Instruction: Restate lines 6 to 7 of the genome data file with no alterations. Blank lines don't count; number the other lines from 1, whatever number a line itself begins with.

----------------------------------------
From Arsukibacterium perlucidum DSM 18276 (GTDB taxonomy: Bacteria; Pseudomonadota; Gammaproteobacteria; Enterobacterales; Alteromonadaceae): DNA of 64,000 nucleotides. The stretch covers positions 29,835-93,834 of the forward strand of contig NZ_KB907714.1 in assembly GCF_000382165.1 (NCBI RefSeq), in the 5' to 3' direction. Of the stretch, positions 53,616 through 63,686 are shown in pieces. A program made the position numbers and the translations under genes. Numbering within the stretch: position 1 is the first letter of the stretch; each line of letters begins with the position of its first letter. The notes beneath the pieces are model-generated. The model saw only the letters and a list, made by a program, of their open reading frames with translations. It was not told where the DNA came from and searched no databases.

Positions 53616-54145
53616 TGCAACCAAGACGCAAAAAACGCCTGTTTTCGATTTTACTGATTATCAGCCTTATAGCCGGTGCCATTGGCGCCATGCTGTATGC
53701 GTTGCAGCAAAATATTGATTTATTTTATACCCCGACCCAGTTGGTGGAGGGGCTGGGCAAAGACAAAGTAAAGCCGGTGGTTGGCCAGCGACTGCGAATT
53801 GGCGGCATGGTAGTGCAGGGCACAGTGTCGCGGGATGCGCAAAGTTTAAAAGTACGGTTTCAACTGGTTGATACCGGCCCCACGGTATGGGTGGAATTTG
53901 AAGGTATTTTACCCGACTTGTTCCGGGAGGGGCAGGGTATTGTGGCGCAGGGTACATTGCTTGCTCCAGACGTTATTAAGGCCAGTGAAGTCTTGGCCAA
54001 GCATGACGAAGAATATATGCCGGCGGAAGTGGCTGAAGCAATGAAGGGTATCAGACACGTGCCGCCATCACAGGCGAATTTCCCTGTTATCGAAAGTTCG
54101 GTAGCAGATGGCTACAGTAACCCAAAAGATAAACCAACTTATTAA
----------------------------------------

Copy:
53901 AAGGTATTTTACCCGACTTGTTCCGGGAGGGGCAGGGTATTGTGGCGCAGGGTACATTGCTTGCTCCAGACGTTATTAAGGCCAGTGAAGTCTTGGCCAA
54001 GCATGACGAAGAATATATGCCGGCGGAAGTGGCTGAAGCAATGAAGGGTATCAGACACGTGCCGCCATCACAGGCGAATTTCCCTGTTATCGAAAGTTCG